Module 3 — Stand level components
of biodiversity
British Columbia
Ministry of Forests, Lands and Natural Resource Operations
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Module 3, Part B — Wildlife trees  continued
Module 3

Why are wildlife trees important?







Wildlife trees at all stages provide a portion of the life support system for many species of plants, invertebrates, birds, amphibians, reptiles, and mammals. Altogether, more than 80 animal species in British Columbia depend on dead or deteriorating trees. Some of the uses include nesting, feeding, communication (drumming, marking), roosting, shelter, and over wintering.

Some wildlife tree users are considered threatened or endangered. In some places, loss of wildlife trees has already resulted in decreased abundance and variety of wildlife tree users, and may contribute to the eventual loss of some species.

Nine species of animals that are dependent on wildlife trees for some aspect of their life history requirements are on the provincial Red list (endangered or threatened), while 19 species are on the Blue list (sensitive or vulnerable).

Many wildlife tree users help control forest pests. Most cavity nesting birds eat insects.

For example, a recent study found that three-toed woodpeckers harvested 75 – 80% of the over winter grub population of mountain pine bark beetle in southern BC. This number of predation helps control outbreaks of forest pests.

iconAre there other benefits of wildlife trees?
If so, name them.




iconWhat else do you know about mycorrhizae?



  Another beneficial group of wildlife tree users are the birds of prey: owls that nest in tree cavities and hawks that use the trees as hunting perches. These birds prey on mice and other rodents that often eat tree seeds or damage seedling.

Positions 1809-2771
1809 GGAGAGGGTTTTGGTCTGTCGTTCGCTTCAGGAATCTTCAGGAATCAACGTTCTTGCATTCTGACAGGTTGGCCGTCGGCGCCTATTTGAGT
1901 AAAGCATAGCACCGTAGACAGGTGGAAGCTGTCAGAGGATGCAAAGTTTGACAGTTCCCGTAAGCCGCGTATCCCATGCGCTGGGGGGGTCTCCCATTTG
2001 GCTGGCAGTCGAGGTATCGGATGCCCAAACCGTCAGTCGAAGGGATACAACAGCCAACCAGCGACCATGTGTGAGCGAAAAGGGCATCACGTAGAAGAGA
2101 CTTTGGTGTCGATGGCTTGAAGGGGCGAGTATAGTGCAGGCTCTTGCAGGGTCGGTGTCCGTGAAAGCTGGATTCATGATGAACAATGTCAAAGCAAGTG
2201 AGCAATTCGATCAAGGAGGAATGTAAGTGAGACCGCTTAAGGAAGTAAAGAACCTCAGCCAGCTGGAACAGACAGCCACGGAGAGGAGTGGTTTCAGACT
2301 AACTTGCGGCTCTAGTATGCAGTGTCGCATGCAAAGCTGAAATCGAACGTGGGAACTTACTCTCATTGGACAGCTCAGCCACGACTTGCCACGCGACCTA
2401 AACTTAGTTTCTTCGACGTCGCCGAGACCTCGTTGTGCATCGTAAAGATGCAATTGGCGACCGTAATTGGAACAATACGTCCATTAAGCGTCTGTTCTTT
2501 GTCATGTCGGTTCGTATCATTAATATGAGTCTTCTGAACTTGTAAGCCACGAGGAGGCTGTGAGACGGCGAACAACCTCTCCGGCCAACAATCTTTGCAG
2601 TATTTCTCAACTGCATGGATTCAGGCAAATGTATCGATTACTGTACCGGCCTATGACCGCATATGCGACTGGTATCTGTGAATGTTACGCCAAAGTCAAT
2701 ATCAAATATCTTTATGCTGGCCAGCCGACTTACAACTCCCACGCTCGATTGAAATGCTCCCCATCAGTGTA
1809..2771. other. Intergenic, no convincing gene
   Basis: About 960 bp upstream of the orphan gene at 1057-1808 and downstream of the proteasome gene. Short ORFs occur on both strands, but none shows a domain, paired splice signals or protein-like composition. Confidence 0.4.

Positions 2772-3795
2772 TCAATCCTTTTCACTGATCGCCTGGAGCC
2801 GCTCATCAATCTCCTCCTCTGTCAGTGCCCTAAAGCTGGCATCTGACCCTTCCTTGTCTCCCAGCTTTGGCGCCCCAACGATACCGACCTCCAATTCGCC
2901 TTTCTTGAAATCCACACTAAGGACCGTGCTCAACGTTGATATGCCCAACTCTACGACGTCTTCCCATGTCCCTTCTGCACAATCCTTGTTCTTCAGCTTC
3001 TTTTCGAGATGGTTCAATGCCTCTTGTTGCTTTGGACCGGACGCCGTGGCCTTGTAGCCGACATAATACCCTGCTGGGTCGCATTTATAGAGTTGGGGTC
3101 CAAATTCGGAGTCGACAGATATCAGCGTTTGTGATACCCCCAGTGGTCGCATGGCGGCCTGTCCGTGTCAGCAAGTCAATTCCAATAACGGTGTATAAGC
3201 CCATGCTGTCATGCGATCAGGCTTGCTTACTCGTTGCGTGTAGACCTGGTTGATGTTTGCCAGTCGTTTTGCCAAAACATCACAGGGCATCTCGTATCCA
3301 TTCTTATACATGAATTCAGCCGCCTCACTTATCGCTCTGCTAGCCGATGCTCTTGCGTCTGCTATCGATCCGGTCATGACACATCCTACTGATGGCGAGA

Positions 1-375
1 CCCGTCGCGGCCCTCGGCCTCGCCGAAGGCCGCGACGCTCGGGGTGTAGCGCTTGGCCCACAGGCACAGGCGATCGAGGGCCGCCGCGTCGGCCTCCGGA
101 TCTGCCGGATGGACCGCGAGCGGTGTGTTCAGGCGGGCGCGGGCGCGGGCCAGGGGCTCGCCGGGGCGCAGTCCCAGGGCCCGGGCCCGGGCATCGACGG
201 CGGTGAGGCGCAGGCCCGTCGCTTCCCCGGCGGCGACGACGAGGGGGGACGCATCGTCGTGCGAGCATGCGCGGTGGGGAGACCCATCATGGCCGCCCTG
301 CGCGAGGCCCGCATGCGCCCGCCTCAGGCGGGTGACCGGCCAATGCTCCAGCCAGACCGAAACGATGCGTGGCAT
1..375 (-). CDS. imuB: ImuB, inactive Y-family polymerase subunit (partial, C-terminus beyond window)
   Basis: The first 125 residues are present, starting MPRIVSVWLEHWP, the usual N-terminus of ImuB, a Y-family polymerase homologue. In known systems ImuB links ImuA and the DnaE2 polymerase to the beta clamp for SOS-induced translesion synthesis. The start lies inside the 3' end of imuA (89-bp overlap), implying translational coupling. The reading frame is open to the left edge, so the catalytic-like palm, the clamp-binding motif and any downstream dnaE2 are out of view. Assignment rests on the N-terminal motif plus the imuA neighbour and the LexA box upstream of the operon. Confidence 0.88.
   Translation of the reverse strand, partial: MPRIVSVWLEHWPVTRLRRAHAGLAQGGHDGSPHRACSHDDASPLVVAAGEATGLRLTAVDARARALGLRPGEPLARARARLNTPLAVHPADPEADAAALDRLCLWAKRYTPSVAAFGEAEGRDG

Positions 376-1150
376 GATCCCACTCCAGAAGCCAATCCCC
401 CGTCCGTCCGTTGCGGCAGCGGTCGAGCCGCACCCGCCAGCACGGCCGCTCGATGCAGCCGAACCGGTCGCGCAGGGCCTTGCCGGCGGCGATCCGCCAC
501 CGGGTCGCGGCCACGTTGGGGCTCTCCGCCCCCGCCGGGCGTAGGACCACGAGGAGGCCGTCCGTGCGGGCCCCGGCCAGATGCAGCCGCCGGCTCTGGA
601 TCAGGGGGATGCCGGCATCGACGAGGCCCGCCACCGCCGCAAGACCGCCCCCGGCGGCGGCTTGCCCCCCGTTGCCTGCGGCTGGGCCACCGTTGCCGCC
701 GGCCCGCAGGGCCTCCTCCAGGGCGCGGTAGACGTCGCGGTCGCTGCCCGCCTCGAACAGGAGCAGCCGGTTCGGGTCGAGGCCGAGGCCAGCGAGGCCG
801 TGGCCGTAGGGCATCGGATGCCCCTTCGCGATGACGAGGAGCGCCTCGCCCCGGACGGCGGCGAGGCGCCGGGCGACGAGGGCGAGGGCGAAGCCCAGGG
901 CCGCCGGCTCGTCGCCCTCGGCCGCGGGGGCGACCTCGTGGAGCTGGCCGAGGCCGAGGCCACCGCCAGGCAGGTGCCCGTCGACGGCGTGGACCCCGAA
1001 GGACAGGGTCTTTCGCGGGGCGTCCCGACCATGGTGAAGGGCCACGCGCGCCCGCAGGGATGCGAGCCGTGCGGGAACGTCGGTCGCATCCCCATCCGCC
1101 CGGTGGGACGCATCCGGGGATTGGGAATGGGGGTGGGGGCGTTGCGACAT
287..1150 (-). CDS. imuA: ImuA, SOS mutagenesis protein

Some wildlife tree users help disperse seeds, mycorrhizal spores, and nutrients. The commercially valuable conifers in BC depend on mycorrhizal (root-inhabiting) fungi that help the roots absorb nutrients from the soil. 

Mycorrhizae is dispersed by small mammals (such as flying squirrels and southern redback voles) that dig up the fruiting bodies, consume them, and pass the spores through their digestive systems.

Many seeds, like spores, also are adapted to pass through the digestive systems; so seed-eating mammals and birds play a part in seed dispersal.

As well, birds and bats concentrate and transport nutrients from one part of the forest to another through their droppings.

Habitat value   Wildlife trees are an important element of natural forest ecosystems in British Columbia. However, not all trees make good wildlife trees. In general, larger size trees, either live or dead, with a sound outer shell (but with heartrot) and intact branch and bark structure, will persist longer and make good wildlife trees over time.

As well, wildlife trees are not evenly distributed throughout forest stands or across larger landscapes. Certain locations such as the areas along streams and other wet sites (riparian areas), along gullies and rocky knolls, and in stands of mixed coniferous-deciduous trees, provide more diverse habitat features.

Consequently, these areas tend to provide more opportunities for feeding, shelter, nesting, and denning when compared to wildlife trees found in other locations.

Natural disturbance factors such as fire, insect and disease attack also influence the distribution, structure, and longevity of wildlife trees.

For example, standing dead trees created by wild fire are often used extensively for feeding by insect eating birds within the first year or two following a fire. During this time, the dead trees are attacked by a variety of woodboring insects that deposit their eggs in the wood. The insect larvae and emerging adults provide food for woodpeckers, chickadees, and other birds.
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